As the Evil Queen stares at the mirror waiting for the response she so desperately wants to hear, she is greeted instead with what needed to be said, for she is not the fairest of all. By contrast, the heroine, Snow White does not see her own beauty and kindness and stays hidden in the forest for fear of the Evil Queen. I see many negotiators who behave like the Evil Queen or behave like Snow White - which are you?
The Evil Queen Negotiator
The flaw of the Evil Queen Negotiator is hubris - they overestimate their own abilities. This creates blind spots and fatal flaws at the negotiating table. At the negotiating table Evil Queen negotiators tend to be arrogant, boisterous, overbearing, and inflexible.
There’s been a tremendous amount of research on how we tend to overestimate our competencies. (On a side note, it seems this maybe more of a cultural phenomenon where Western cultures are more likely to do this than Eastern cultures.) Overestimating our own abilities might be useful in developing the courage to tackle a formidable obstacle, however it can be detrimental at the negotiating table. Overconfident negotiators tend to get laser focused on a single strategy and have a hard time fathoming that there might be alternatives. Or they fail to do simple things like documenting their preparation and will walk into a negotiation and attempt to do everything off of memory. All which makes them vulnerable to more skilled negotiators.
Avoid being the Evil Queen Negotiator by following a few simple tips:
- Prepare. No matter how confident you are in an upcoming negotiation take the time to prepare and document that preparation. It will force you to think beyond your confidence.
- Develop multiple strategies. Think beyond the one great strategy you developed and think about, “what happens if that strategy doesn’t work?” For instance, you assume buying more volume will lower the price of your purchase, but what if discounts are not based on volume or the supplier doesn’t have volume to give? Then what? Have an alternative strategy available just in case your chosen one doesn’t work.
- Ask questions before making statements. The Evil Queen is quick to “pump their own tires” (meaning, they are quick to tell everyone how “great” they are). Instead of falling into that trap start asking questions about the other party. Get curious about who they are, their priorities, their motivations, and what they want. This will help ground your conversation in not just your own needs but the other party’s as well.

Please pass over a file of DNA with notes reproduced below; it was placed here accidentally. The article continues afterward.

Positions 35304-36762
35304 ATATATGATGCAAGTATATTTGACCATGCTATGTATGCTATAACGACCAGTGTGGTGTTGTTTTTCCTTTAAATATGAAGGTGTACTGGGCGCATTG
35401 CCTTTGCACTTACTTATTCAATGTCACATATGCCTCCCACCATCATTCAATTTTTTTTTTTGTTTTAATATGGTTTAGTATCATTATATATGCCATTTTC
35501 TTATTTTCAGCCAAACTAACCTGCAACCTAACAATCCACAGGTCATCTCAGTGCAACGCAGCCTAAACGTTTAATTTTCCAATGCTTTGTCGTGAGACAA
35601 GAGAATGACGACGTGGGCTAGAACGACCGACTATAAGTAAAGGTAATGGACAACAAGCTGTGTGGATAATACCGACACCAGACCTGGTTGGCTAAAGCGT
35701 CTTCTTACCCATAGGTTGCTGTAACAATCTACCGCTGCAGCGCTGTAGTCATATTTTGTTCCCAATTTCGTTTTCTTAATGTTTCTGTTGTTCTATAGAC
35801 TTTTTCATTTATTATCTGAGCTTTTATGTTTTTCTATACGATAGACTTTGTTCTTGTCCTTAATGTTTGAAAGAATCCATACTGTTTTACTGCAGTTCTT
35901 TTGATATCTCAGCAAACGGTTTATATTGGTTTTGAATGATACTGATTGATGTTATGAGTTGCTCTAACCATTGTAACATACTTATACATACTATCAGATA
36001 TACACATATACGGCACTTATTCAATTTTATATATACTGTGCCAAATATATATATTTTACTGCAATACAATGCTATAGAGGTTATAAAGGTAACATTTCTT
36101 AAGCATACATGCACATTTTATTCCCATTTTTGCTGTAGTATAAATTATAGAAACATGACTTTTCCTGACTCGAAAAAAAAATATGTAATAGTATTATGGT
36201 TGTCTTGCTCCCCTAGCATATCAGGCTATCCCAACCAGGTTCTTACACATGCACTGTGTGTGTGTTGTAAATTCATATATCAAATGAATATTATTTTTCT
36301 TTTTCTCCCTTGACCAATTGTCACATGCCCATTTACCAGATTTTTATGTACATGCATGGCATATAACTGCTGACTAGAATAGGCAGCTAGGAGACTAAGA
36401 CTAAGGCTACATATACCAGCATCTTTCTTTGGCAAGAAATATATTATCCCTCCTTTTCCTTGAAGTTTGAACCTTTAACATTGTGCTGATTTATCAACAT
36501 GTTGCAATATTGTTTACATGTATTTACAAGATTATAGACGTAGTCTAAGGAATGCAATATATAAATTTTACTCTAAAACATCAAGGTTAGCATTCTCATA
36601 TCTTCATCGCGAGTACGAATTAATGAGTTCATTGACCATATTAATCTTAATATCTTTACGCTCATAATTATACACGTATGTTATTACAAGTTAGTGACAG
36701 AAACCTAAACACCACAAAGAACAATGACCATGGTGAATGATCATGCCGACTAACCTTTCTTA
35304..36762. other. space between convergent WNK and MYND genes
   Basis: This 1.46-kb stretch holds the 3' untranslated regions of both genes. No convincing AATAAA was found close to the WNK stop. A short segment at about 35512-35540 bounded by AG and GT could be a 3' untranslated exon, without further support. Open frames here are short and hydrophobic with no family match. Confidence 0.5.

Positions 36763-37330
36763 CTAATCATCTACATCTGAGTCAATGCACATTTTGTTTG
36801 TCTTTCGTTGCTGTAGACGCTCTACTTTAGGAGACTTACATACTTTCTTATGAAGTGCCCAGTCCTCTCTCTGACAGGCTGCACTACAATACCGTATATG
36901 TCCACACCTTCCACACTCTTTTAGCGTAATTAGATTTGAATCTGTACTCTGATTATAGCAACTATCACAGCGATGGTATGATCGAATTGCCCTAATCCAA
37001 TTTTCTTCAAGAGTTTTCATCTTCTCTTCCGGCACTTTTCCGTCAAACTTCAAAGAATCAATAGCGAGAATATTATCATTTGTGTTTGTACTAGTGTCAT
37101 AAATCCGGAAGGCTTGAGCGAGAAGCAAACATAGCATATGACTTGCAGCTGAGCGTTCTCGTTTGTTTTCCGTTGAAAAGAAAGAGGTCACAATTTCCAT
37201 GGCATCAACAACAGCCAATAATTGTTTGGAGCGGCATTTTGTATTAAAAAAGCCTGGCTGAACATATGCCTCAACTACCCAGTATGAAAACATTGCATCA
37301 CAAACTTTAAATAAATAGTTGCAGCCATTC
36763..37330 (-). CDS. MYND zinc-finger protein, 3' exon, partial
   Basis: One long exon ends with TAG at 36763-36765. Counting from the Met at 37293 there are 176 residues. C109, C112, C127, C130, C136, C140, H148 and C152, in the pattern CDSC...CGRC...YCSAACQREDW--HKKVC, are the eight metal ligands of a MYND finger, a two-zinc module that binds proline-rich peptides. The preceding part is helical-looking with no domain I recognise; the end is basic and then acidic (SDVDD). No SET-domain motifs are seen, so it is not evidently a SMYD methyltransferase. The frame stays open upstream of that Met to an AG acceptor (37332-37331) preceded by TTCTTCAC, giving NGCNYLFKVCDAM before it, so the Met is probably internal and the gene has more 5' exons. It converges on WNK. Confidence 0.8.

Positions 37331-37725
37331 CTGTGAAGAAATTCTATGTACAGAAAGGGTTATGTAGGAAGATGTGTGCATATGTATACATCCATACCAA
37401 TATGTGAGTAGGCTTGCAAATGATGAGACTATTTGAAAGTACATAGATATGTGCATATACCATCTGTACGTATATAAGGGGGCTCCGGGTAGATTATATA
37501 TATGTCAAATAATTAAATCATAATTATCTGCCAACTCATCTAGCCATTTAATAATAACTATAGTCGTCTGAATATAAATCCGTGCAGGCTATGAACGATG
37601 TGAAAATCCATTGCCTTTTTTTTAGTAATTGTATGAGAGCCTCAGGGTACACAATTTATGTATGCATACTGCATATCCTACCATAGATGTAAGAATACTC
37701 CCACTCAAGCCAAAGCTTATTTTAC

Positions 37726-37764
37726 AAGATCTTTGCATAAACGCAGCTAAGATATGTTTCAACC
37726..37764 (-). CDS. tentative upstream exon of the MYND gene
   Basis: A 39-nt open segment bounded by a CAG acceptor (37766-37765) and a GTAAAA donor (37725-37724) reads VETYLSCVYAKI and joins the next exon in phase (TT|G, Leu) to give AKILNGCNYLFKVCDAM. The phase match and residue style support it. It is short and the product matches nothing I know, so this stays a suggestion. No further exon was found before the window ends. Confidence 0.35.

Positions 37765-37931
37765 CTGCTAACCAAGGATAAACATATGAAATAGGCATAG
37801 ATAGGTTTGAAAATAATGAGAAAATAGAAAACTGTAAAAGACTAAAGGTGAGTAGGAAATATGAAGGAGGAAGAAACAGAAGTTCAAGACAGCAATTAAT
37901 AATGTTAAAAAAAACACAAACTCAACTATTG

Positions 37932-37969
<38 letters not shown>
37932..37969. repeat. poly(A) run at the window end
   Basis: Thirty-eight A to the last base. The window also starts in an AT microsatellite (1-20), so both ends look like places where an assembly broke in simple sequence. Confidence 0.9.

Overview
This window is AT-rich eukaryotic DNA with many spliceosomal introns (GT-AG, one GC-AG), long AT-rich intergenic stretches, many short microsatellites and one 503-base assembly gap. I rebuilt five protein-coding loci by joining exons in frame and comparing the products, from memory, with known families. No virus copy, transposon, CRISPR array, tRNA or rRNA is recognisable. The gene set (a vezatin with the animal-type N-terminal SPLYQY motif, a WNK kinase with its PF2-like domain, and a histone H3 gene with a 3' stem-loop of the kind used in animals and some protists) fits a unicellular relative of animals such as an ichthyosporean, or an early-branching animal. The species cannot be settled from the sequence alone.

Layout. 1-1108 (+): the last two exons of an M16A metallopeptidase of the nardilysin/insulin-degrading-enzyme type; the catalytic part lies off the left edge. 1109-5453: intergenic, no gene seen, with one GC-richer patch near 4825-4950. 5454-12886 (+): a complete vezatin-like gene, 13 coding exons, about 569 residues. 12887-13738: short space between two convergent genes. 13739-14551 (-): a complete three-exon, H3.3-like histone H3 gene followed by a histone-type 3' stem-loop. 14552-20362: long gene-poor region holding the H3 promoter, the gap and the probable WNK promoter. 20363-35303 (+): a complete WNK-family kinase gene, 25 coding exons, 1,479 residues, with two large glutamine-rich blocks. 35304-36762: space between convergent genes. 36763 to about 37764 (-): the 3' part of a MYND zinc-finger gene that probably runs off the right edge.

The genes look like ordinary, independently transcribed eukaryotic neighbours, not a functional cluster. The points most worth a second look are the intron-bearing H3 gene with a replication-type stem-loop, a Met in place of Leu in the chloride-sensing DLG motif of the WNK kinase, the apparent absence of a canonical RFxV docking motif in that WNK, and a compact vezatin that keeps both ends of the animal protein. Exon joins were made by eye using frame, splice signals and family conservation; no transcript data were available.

The Snow White Negotiator
The flaw of the Snow White Negotiator is reticence - they underestimate their leverage and power. This means they are giving more away than they need to at the negotiating table. At the negotiating table Snow White negotiators tend to be guarded with information, afraid to challenge, reluctant to defend their position, and very deferential to the other party.
Underestimating our power usually happens when we do not challenge our own fears. Instead, we let the fear consume us and it creates a kind of tunnel vision at the negotiating table that is hard to overcome. An example is when a company is faced with that “must win” deal. The deal means so much to the company that they are willing to win at almost all costs and therefore they compromise any leverage they have because they are so afraid of not winning. Another example is seen when buyers are faced with a single source supplier. They know they have no other alternatives and actually fear making the supplier angry. As such they believe they have no power or leverage. If we can remove the fear from both situations, you would see in reality, there is more leverage and power than you would expect.
Avoid being the Snow White Negotiator by following a few simple tips:
- Assess the power. A simple power balance analysis will help Snow White. Think about all the things the other party can “do for you” (positive) and “do to you” (negative). Now, do the same thing for yourself; think about all the things that you can “do for them” (positive) and “do to them” (negative). Bring others into the conversation who aren’t as emotional attached. This will help you find your true leverage.
- Why are they talking to you? The other party is negotiating with you because they either want something you have or they are afraid of something that you can do to them - find out what it is. I can tell you it’s not just “because they want the business” - it’s always something more. They are engaged with you to further their own cause; find out what that is.
- Challenge your own assumptions. Don’t assume they have all the power, challenge it and test it. For instance, ask the “must win” client or that single source supplier, “what happens if we don’t come to a deal?” It’s highly unlikely they say, “nothing”. There will be some sort of repercussion to their business. Understand that and you can start to understand the power you have.
Evil Queens and Snow Whites exist at the negotiating table - they are not just found in fairy tales. If you are either, use the tips to mitigate your weaknesses, don’t wait for Prince Charming to do it for you.
Be the Hero of Your Negotiations
You can be the hero of your negotiations. The good news is, you don’t have to do it alone. We can help you become that hero. We can be your advisor, we can be your coach, and we can be your trainer. Whether you bring us to create your strategy, or help you prepare, or develop your team’s negotiating skills - we can be your secret weapon at the negotiating table.
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